As Ivanna’s grief causes her to retreat further into her religion, her internal conversations with God taking over from her daughter’s, Luisa’s increasing isolation forces her to reconnect with the church. Yet, heavily pregnant and unable to convince the elders that she truly wishes to repent, frustration overwhelms her and she walks away for good. “Do you think it’s right how they make you treat me?” she sobs to her mother. Ivanna sides with the Witnesses.

Finneran as Ivanna

Finneran as Ivanna

The even handling of this pivotal moment, and the film as a whole, speaks to Kokotajlo’s great judgement and skill. By focusing on all three women at the story’s heart (and bolstered by powerful, nuanced performances from Wright, Finneran and Parkinson), he allows glimpses of humanity on both sides of the faith divide, maintaining a degree of dramatic balance when it would have been so easy to resort to criticism and condemnation. For an outsider audience, so much of the Witness faith seems damaging and contradictory, but we are reminded that for many it is also a genuine source of community, kinship and comfort.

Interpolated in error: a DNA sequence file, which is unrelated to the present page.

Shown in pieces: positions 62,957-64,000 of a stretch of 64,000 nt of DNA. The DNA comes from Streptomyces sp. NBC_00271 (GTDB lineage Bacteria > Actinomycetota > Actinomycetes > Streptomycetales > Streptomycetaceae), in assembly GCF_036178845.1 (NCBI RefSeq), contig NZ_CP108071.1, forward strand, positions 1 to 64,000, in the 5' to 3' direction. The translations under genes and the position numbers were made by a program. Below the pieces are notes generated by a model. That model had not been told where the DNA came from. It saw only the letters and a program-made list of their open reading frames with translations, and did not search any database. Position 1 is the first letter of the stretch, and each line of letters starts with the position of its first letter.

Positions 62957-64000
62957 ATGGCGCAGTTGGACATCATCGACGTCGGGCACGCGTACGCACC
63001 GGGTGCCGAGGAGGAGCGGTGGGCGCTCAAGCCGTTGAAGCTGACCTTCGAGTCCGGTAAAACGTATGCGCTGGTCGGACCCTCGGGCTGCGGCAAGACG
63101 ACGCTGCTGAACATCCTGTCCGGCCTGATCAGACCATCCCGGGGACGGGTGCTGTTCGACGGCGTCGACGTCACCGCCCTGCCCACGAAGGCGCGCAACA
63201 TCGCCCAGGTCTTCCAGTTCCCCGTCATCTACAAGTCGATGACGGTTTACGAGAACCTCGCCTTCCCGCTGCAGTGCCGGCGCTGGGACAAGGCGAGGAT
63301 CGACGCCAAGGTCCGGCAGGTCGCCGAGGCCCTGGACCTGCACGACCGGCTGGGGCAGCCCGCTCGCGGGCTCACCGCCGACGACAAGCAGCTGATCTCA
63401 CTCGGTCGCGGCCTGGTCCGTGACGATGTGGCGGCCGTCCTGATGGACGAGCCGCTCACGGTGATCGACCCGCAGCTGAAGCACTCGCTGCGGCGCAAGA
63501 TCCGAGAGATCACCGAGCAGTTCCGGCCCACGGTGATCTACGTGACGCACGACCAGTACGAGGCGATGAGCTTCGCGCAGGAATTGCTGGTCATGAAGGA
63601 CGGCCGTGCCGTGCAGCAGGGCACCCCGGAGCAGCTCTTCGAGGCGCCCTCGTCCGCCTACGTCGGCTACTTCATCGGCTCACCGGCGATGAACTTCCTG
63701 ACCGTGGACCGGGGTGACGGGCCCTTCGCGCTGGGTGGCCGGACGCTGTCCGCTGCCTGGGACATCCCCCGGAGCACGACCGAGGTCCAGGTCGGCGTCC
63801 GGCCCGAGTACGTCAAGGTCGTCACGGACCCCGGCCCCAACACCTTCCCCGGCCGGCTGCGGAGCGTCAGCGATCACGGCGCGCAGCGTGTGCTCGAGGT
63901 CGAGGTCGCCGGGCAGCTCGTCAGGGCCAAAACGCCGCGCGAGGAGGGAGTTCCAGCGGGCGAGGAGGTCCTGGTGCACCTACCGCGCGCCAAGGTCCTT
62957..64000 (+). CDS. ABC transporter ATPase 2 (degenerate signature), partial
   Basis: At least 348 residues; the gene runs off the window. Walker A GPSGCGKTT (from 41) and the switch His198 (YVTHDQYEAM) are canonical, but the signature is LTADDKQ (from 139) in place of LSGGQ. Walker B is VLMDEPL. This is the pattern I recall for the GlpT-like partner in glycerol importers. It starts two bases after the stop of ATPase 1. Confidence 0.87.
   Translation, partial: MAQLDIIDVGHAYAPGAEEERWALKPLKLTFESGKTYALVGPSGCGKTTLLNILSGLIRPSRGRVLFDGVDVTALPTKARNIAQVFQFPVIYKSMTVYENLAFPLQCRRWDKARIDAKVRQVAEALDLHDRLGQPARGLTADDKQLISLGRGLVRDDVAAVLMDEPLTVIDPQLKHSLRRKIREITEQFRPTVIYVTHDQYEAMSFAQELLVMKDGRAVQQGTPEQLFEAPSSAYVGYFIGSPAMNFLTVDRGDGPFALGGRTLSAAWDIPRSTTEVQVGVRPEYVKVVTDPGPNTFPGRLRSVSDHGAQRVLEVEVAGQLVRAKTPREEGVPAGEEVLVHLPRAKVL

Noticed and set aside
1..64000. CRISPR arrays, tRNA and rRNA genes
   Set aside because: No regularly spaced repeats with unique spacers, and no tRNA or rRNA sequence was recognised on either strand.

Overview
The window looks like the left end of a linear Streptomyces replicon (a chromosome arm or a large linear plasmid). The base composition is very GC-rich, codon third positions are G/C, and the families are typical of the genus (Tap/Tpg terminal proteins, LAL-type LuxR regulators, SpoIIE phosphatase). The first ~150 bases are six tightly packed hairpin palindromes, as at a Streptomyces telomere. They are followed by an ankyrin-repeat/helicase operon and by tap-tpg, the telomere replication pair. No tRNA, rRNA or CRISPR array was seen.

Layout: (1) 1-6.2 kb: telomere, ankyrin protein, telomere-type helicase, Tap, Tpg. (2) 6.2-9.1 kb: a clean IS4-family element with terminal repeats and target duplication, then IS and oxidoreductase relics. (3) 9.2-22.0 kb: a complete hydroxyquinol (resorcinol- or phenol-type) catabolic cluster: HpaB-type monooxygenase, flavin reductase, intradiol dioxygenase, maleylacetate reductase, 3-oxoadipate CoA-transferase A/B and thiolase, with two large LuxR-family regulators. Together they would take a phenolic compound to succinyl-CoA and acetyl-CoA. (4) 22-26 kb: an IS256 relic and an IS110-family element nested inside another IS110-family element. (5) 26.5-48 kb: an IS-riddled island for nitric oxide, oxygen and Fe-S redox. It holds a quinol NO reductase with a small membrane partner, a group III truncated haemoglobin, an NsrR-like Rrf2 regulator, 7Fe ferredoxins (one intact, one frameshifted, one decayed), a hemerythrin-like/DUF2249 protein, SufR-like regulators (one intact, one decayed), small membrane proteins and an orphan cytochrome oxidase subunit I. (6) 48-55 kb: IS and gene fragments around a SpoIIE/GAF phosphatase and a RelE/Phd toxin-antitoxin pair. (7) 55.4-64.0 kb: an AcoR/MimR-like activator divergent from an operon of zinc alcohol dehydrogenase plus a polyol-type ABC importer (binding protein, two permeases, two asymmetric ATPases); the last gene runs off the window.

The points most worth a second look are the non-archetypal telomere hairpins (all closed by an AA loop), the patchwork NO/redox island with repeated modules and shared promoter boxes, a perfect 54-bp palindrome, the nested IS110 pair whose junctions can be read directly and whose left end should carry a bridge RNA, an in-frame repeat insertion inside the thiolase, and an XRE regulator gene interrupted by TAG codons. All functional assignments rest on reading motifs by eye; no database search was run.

And yet there is no denying the film’s message about the dangers of indoctrination, which could be said of any strict social order. The proselytising is measured not in rally cries but in quiet, introspective moments. At Alex’s memorial service, for example, Elder Brian (James Quinn) paints her as some kind of martyr who will benefit from the spoils of the New World Order. Though his voice is calm, his words benign, the idea that we should in some way mistreat the living to secure a future paradise is one shared by extremists of various persuasions and is, to many of us, utterly chilling.

Cinematographer Adam Scarth matches the film’s subtlety with a creeping, claustrophobic aesthetic that allows for very little light. Much is shot in close-up, and the action never widens beyond the religion. Ivanna’s home is functional, subdued; the scruffy Kingdom Hall where meetings take place juts out from the side of a motorway, modern life rushing past behind it; the sky is always full of clouds. Moments of colour (a neon-lit nail bar), of humour (one young Witness speaks of demons in the attic, to much laughter), are jolting, and fleeting. This is an oppressive world of rules, in which suffering and sacrifice are payment for a future promise that is unlikely ever to be fulfilled.



In the August 2018 issue of Sight & Sound

Interview: Bearing witness 

Daniel Kokotajlo’s Apostasy draws on the director’s experiences growing up as a Jehovah’s Witness, exploring the tensions provoked within a family when a daughter pushes against the strictures of the religion. By Will Massa.